January 2008 Table of Contents

Featured
Revolutionary Writer Revolutionary Writer

Guillermo Vidal, Denver's public works director, was one of 14,000 children airlifted to the United States as part of Operation Peter Pan in 1961, two years after Fidel Castro and his supporters militarily overthrew the U.S.-supported Batista regime. Read more

Featuring: 2008 World of Concrete's Most Innovative Products A Construction Superstore Comes to Las Vegas

The editors of CONCRETE CONSTRUCTION, MASONRY CONSTRUCTION, THE CONCRETE PRODUCER, and CONCRETE & MASONRY CONSTRUCTION PRODUCTS, all sister publications to PUBLIC WORKS, have joined forces to gather products that comprise the most forward-thinking materials, tools, and equipment on the market. Read more

Fashionably Safe Special report: Safety Fashionably Safe

The International Safety Equipment Association and American National Standards Institute (ANSI) have developed a new standard regarding the sartorial requirements placed on safety responders. Read more

Ouch . . . That Hurts! Special report: Construction materials Ouch . . . That Hurts!

Higher energy prices will drive concrete prices up 3% to 5%, according to Ken Simonson, chief economist for the Associated General Contractors of America. Wooden roads, anyone? Read more

Sure Routes to Funding Special report: Streets Sure Routes to Funding

While the pool of money allocated to the Safe Routes to School (SRTS) program stands at $147 million, you might want to go after your share of the funding this year before it dries up—or gets reallocated. Read more

Special report: Drinking water Thirst Quenching in Dry Times

The most critical issues facing drinking water managers involve infrastructure repair and replacement, business factors, regulatory matters, water resources, and the workforce. Read more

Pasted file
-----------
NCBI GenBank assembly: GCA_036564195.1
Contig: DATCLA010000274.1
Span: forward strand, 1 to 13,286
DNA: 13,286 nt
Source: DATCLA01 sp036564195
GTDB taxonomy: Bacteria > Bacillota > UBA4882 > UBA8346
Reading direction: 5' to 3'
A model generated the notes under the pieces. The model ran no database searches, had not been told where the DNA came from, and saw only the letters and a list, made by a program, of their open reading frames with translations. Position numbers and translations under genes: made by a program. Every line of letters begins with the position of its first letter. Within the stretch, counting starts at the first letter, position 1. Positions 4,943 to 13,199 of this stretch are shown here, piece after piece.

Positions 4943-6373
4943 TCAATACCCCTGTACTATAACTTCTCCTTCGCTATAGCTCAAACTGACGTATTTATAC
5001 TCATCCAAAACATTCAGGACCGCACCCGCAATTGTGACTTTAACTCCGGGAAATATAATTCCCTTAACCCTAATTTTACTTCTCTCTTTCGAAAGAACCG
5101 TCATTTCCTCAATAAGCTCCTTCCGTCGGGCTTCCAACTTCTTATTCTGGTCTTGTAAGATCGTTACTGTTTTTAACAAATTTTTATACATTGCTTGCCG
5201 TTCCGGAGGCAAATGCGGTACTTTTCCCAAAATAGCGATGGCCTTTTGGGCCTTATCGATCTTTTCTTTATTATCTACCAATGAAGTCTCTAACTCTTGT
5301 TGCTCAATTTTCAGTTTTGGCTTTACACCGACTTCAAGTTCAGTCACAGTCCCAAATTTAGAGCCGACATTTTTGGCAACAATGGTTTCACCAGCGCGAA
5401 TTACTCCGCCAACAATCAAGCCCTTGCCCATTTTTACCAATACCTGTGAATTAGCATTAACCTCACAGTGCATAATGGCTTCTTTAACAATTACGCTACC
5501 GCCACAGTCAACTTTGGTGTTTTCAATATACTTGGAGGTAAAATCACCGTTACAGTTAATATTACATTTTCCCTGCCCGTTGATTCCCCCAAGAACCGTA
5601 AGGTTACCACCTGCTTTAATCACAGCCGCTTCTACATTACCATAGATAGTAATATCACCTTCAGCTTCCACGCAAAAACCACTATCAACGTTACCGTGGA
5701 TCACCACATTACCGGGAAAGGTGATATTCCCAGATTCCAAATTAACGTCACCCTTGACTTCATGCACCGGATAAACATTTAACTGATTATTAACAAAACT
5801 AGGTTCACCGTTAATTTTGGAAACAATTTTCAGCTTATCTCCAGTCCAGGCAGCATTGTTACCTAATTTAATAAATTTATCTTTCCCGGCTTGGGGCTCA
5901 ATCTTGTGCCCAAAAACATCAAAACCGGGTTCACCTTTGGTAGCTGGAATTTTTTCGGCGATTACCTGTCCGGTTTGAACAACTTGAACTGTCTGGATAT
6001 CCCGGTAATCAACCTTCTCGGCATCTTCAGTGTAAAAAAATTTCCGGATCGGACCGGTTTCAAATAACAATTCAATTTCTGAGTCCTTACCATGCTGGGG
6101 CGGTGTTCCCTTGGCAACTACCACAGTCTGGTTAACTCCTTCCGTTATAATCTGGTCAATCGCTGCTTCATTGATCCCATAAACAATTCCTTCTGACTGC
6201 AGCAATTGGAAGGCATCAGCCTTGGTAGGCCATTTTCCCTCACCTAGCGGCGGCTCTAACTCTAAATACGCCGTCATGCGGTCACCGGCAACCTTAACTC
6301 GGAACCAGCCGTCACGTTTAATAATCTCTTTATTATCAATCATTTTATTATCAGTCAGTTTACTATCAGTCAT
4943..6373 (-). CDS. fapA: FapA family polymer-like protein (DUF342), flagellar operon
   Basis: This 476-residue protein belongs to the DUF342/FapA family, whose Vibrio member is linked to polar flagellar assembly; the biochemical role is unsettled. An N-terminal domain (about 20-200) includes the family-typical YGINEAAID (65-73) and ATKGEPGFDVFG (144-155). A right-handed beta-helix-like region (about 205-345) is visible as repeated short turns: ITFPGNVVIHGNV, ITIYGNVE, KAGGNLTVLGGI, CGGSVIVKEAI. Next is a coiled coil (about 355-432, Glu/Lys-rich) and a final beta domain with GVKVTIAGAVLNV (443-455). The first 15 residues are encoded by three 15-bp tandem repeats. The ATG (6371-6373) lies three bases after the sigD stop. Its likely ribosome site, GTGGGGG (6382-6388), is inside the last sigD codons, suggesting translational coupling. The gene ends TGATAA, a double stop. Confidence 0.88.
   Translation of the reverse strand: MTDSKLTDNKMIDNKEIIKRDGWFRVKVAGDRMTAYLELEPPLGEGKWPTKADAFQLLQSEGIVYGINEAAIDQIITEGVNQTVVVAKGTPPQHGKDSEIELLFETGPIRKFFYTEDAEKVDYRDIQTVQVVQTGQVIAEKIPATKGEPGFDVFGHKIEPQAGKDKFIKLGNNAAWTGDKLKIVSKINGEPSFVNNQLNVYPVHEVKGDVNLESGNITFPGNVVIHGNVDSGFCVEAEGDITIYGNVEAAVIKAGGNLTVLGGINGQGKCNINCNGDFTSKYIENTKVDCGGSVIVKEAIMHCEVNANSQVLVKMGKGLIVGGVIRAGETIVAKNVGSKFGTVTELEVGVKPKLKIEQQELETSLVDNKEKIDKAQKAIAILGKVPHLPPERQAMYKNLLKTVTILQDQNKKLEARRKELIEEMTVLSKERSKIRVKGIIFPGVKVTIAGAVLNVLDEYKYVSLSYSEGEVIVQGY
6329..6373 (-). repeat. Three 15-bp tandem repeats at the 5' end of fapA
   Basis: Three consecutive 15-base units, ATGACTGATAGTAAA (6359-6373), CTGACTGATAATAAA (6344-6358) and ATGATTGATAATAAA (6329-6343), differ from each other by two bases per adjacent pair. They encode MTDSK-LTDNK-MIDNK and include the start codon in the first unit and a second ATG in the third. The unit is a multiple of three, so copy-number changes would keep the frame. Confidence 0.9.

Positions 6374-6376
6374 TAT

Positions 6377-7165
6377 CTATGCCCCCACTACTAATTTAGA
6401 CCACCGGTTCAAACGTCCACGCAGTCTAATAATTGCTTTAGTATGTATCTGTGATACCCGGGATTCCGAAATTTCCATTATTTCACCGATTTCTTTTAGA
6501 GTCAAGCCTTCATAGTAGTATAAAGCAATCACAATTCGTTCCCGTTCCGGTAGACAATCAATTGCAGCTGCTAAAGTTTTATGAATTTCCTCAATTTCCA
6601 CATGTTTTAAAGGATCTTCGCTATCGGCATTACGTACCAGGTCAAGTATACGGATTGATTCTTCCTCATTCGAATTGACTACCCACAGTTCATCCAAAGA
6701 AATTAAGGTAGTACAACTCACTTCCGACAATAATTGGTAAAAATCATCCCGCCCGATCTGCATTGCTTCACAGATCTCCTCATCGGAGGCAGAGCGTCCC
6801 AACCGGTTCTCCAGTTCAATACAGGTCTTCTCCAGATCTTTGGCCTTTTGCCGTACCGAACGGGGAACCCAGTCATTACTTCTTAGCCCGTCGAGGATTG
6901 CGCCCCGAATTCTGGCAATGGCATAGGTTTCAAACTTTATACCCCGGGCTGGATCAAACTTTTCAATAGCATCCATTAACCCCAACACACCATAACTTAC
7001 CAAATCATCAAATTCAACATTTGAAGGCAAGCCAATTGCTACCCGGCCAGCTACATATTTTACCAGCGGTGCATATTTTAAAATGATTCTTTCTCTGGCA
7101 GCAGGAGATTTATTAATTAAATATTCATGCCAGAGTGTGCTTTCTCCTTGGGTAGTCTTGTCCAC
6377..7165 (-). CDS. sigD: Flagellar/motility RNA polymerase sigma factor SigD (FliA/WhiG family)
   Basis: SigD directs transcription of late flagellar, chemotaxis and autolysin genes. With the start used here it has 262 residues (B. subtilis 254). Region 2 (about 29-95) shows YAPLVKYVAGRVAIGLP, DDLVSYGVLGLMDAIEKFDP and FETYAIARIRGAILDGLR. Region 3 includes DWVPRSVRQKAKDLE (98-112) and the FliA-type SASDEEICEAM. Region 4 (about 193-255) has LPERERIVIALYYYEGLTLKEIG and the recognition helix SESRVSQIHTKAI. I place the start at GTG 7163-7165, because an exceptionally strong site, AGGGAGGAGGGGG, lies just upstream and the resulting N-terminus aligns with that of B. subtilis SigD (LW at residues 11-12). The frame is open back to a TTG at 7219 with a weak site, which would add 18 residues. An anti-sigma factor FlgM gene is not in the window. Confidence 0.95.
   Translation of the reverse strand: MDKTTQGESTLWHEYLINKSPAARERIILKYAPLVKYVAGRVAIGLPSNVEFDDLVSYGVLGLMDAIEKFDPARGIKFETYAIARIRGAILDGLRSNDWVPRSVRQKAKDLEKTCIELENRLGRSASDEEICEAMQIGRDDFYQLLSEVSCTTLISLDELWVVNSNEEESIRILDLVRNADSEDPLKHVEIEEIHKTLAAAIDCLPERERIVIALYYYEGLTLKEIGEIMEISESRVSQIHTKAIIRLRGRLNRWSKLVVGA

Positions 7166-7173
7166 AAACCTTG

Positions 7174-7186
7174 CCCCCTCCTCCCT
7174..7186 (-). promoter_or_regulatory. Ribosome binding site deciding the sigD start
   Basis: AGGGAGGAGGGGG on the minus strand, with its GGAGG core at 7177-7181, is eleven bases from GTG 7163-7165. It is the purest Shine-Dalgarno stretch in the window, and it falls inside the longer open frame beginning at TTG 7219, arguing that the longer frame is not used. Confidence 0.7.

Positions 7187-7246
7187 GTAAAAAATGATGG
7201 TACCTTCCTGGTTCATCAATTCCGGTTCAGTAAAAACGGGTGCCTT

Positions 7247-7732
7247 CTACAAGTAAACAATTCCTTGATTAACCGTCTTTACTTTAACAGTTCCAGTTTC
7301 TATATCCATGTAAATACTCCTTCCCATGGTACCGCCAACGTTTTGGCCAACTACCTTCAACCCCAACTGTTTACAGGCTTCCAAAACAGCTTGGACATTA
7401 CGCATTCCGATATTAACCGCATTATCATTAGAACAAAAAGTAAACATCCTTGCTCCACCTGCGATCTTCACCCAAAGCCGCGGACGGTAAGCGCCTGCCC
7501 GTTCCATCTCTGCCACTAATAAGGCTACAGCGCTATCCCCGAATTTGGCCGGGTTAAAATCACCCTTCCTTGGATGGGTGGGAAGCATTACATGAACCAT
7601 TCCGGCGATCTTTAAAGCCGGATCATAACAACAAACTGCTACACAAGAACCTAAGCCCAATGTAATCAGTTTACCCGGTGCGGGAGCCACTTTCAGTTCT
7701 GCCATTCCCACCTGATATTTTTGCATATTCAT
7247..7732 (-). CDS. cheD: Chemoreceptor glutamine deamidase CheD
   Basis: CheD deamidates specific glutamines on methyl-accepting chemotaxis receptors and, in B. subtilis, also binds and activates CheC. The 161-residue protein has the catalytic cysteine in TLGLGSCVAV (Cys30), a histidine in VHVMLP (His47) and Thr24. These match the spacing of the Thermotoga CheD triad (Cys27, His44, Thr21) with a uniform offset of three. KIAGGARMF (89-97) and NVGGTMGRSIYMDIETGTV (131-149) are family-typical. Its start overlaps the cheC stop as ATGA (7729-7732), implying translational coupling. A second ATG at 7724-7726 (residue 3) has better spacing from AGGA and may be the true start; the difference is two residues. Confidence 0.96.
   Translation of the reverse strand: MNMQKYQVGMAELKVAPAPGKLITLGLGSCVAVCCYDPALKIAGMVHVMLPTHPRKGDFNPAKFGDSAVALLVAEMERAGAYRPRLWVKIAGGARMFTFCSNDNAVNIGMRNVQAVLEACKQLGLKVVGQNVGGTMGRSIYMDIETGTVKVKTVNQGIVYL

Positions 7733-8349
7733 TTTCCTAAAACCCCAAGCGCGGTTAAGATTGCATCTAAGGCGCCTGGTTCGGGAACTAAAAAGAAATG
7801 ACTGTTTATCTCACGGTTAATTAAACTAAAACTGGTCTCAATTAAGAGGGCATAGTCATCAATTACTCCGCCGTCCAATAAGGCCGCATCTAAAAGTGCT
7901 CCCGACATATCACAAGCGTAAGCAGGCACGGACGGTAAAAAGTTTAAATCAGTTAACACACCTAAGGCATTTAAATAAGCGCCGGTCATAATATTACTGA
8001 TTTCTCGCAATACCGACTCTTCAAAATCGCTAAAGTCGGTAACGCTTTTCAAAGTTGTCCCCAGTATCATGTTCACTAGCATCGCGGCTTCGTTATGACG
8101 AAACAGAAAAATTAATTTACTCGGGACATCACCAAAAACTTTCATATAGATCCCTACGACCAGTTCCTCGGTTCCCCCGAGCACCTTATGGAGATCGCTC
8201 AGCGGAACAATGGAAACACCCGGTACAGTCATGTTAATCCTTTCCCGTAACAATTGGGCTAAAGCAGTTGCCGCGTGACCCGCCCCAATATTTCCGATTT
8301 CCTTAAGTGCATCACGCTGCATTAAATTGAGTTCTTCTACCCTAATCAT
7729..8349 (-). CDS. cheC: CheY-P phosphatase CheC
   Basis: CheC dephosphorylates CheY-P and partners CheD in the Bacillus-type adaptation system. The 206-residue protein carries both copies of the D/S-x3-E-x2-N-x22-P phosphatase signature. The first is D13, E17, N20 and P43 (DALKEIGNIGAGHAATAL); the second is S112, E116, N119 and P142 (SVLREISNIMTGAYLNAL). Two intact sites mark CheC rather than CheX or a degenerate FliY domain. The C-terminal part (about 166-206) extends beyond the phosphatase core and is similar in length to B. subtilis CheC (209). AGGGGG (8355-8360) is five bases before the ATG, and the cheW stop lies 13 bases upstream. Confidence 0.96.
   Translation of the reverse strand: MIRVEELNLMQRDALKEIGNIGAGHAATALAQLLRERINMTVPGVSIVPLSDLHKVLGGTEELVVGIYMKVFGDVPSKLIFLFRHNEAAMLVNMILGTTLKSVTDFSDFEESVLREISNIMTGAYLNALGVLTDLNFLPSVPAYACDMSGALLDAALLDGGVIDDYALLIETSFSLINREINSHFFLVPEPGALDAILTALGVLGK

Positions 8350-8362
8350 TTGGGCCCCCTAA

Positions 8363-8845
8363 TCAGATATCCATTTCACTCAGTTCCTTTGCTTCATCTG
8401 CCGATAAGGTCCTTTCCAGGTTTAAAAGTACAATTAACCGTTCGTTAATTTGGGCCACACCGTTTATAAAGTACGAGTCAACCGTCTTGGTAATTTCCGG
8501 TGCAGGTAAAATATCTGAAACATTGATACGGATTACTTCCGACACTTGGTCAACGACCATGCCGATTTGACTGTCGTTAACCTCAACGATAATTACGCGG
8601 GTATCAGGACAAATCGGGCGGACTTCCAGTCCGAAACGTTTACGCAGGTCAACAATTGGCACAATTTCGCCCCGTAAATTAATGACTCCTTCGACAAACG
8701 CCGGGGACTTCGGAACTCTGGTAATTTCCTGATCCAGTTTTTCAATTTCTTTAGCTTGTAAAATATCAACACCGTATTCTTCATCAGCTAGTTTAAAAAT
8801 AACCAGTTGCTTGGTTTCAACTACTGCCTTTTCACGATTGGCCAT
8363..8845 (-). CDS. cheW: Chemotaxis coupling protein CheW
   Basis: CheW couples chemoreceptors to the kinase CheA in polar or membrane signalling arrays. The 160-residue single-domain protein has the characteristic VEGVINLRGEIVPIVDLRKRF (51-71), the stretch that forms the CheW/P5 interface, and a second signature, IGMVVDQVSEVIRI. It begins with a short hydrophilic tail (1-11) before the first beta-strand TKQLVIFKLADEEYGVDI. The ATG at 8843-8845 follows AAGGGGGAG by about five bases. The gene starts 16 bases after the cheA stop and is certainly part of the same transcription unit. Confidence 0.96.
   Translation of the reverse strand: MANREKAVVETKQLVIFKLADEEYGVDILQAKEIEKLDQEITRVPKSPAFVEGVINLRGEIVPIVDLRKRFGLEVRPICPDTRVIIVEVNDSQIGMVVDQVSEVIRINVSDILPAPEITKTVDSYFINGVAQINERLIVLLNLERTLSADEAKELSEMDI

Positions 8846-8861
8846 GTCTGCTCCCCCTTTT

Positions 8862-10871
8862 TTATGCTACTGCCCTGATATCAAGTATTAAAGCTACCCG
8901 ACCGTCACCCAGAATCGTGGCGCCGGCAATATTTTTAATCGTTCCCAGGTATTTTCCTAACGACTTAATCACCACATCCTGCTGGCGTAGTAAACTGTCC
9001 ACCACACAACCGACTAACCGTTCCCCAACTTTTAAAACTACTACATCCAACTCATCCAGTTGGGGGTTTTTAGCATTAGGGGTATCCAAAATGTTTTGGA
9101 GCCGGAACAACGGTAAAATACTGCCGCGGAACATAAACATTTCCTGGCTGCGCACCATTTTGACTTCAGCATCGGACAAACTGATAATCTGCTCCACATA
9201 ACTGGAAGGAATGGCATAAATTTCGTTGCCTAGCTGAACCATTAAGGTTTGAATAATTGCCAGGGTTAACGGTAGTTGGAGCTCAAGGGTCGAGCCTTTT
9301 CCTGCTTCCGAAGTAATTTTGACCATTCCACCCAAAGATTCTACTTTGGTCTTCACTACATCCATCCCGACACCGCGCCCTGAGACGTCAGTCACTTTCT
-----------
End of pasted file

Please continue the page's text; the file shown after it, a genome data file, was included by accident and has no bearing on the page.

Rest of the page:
Special report: From Washington More for the Corps

A new ruling would bring an increased number of “navigable waters” into Army Corps of Engineers' domain. Read more

Special report: From Washington Drops in the Bucket

Infrastructure managers have new and expanded federal funding to tap, but it may fall short of the level necessary to properly fund our nation's infrastructure. Read more

Special report: Operational initiatives The Best Defense

In our annual budget forecast survey, we asked readers two main questions: what they see as their greatest challenge in 2008, and how they plan to address that challenge. Because the EPA drives so much of what the typical PUBLIC WORKS reader does, we sorted responses according to the agency's 10 regions of the country. That, and basic demographic information, will help you put respondents' insightful answers into context. Read more

Special report Putting it All Together

Nonresidential construction is expected to increase 5% this year and 4% next year according to some sources, and the 2008 Outlook—our annual survey of public works budget expectations mirrors these expectations. Read more

Walking the Tightrope Walking the Tightrope

How to cope with discharge requirements that apply lake-specific criteria to streams and rivers. Read more

Bacteria in the Bayous Stormwater compliance Bacteria in the Bayous